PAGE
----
Hive Opening for the BEElieve Folks

The Transition Wayland BEElieve group met yesterday in my apiary, aka the “bee yard”, that is, in the close vicinity of my one hive (soon to be three!), for the first hive opening of the year. This is a cross post with the one I posted on the Transition Wayland blog, called “Wayland Voices“.

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“See how sweet they are?”

The balmy weather on Wednesday, March 8, allowed me to open my hive for six of the folks in the BEElieve group who are thinking of getting started with bees themselves. A close up sneak peek of a colony is always a good way to get the feel for what you’re looking at. (All photos by Margie Lee)

This was the first time I opened the hive since November last year, and usually the bees are a bit defensive at this point, because they’re also old bees.  In Summer a worker’s lifespan is between 15 and 38 days. Because there is no brood-rearing in Winter (bees don’t hibernate, but they do cluster, which takes all their energy and makes them immobile), so because there is no quick turn-around of generations, the workers that go into Winter with their queen live to be around 140 days. Isn’t that amazing! These bees are stressed, to say the least, due to their age, the difficult time during which they’ve kept alive, because they may be low on honey stores, and because the life of the colony depends on them. Brood rearing has started (if all went well) around the Winter Solstice, and it will be up to these veterans to bring that first new generation into the world.

But this Winter was not of course, your average Winter, and when I opened the box I found a large population (10.000 – 15.000 bees?), all healthy-looking, and they were all quite docile. Also, no sign of deformed wings or mites – a very different scenario from last year!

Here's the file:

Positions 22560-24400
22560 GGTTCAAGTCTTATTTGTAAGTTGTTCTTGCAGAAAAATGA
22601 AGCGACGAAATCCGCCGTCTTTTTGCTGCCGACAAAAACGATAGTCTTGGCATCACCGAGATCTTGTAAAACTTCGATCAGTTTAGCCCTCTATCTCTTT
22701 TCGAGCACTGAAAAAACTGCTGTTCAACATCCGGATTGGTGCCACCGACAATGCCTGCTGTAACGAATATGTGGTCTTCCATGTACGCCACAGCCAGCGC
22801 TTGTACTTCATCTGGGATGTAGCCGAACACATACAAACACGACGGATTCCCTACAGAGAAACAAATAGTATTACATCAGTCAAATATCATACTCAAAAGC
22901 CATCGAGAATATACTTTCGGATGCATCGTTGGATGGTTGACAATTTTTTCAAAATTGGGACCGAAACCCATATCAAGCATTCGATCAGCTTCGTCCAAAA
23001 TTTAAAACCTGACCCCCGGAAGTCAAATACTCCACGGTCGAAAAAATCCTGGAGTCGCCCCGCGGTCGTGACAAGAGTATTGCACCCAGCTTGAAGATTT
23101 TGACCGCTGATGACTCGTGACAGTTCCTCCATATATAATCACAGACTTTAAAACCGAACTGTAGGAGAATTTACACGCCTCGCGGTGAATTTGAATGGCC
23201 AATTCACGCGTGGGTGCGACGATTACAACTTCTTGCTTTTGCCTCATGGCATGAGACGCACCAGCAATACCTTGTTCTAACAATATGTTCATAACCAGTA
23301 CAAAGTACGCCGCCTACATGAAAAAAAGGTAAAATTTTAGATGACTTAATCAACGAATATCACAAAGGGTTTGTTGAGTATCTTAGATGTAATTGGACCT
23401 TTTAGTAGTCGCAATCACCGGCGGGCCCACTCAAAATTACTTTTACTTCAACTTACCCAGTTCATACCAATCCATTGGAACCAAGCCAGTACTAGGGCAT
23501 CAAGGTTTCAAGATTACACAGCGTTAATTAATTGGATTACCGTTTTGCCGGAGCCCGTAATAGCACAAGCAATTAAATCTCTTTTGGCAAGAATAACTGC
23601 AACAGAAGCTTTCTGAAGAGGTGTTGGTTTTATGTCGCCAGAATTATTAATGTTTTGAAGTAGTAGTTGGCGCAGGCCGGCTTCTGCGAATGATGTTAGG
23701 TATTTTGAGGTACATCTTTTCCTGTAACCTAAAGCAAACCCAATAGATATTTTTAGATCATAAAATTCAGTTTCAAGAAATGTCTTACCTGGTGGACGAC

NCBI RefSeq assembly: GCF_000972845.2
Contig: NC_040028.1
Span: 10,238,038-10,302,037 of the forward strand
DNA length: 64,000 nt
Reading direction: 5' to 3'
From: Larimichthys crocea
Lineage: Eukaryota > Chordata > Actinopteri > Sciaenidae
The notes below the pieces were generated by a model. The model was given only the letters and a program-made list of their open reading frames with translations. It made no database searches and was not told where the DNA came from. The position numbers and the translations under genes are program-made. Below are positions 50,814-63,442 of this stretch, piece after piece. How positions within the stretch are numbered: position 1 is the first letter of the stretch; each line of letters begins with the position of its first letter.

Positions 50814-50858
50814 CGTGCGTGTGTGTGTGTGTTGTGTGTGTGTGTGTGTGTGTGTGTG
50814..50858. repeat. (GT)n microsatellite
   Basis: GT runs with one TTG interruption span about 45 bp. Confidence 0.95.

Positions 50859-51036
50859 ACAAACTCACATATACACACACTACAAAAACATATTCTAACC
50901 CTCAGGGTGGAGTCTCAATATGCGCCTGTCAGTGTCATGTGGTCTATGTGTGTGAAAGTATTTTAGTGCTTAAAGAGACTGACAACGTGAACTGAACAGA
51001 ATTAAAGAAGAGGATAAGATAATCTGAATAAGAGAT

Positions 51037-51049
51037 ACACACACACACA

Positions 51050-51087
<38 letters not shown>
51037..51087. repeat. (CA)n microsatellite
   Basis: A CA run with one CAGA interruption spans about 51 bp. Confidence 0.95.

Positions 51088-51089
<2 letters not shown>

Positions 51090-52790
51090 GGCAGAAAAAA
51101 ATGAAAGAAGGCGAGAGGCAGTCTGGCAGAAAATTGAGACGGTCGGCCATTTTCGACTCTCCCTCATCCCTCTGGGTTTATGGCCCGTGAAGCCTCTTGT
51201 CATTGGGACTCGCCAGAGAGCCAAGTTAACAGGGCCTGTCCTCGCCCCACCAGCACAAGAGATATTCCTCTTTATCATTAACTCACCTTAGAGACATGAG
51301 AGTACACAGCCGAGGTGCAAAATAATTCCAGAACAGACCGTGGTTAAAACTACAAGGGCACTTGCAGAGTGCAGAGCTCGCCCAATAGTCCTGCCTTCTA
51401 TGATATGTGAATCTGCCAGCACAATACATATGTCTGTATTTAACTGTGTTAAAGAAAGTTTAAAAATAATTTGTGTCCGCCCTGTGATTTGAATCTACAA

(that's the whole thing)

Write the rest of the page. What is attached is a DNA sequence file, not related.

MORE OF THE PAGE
I was itching to break out some more frames, even to break off the top box to see how many bees were really in there, where the nest is located and especially to check whether the queen is laying well. My queen is now going into her third year and it might be time to replace her. But no… I kept it short and simple because the temperature was just around their comfort level (57 F). Best not to chill these bees! (Or freak out the beginning beekeepers!)
everyone came dressed in white. It was only the beekeeper who didn’t follow the rule book!
I opened the hive, pulled out one frame on the side to show everyone the comb, and gave the bees the sugar fondant with Honey-Bee-Healthy in it to tidy them over in case they need it.
I think everyone got some sense of the bees, and I thank the bees for being so tolerant of us. We meet again this evening to discuss the bees, equipment, costs and suppliers for Getting Started.

 

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2 Comments

  1. My wife and I are interested in getting started with bees. We live in Hudson near the Sudbury/Marlborough line.
    I also have been showing the movie Queen of the Sun in the area – might we arrange to show that sometime? I do it for free to raise awareness and send the proceeds of any donations to the Bee Sanctuary run by Gunther Hauk.

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